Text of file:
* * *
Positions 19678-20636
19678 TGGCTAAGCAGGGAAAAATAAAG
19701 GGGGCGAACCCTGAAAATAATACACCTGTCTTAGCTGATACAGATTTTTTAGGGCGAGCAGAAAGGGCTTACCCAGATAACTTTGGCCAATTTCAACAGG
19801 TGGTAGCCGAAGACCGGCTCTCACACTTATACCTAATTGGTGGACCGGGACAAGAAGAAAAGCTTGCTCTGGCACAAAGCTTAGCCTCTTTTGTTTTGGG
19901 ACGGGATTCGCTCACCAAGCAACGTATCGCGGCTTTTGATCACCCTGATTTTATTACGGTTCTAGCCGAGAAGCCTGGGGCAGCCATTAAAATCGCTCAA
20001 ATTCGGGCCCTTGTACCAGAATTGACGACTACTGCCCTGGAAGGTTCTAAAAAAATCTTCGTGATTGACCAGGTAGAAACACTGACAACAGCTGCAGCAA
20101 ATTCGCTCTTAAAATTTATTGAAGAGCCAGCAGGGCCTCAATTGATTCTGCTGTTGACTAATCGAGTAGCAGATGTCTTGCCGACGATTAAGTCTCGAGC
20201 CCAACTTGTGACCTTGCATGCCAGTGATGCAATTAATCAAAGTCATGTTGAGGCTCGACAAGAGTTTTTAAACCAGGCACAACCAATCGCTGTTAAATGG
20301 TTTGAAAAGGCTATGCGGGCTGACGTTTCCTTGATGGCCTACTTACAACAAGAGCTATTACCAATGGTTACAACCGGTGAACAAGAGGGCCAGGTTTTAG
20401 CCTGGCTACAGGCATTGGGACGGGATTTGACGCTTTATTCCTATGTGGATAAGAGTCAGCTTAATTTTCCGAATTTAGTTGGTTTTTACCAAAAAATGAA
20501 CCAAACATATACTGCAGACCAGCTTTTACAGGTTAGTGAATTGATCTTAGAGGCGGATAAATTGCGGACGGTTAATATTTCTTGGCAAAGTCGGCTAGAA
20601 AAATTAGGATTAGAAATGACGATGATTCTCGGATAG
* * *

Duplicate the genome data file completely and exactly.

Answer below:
Positions 19678-20636
19678 TGGCTAAGCAGGGAAAAATAAAG
19701 GGGGCGAACCCTGAAAATAATACACCTGTCTTAGCTGATACAGATTTTTTAGGGCGAGCAGAAAGGGCTTACCCAGATAACTTTGGCCAATTTCAACAGG
19801 TGGTAGCCGAAGACCGGCTCTCACACTTATACCTAATTGGTGGACCGGGACAAGAAGAAAAGCTTGCTCTGGCACAAAGCTTAGCCTCTTTTGTTTTGGG
19901 ACGGGATTCGCTCACCAAGCAACGTATCGCGGCTTTTGATCACCCTGATTTTATTACGGTTCTAGCCGAGAAGCCTGGGGCAGCCATTAAAATCGCTCAA
20001 ATTCGGGCCCTTGTACCAGAATTGACGACTACTGCCCTGGAAGGTTCTAAAAAAATCTTCGTGATTGACCAGGTAGAAACACTGACAACAGCTGCAGCAA
20101 ATTCGCTCTTAAAATTTATTGAAGAGCCAGCAGGGCCTCAATTGATTCTGCTGTTGACTAATCGAGTAGCAGATGTCTTGCCGACGATTAAGTCTCGAGC
20201 CCAACTTGTGACCTTGCATGCCAGTGATGCAATTAATCAAAGTCATGTTGAGGCTCGACAAGAGTTTTTAAACCAGGCACAACCAATCGCTGTTAAATGG
20301 TTTGAAAAGGCTATGCGGGCTGACGTTTCCTTGATGGCCTACTTACAACAAGAGCTATTACCAATGGTTACAACCGGTGAACAAGAGGGCCAGGTTTTAG
20401 CCTGGCTACAGGCATTGGGACGGGATTTGACGCTTTATTCCTATGTGGATAAGAGTCAGCTTAATTTTCCGAATTTAGTTGGTTTTTACCAAAAAATGAA
20501 CCAAACATATACTGCAGACCAGCTTTTACAGGTTAGTGAATTGATCTTAGAGGCGGATAAATTGCGGACGGTTAATATTTCTTGGCAAAGTCGGCTAGAA
20601 AAATTAGGATTAGAAATGACGATGATTCTCGGATAG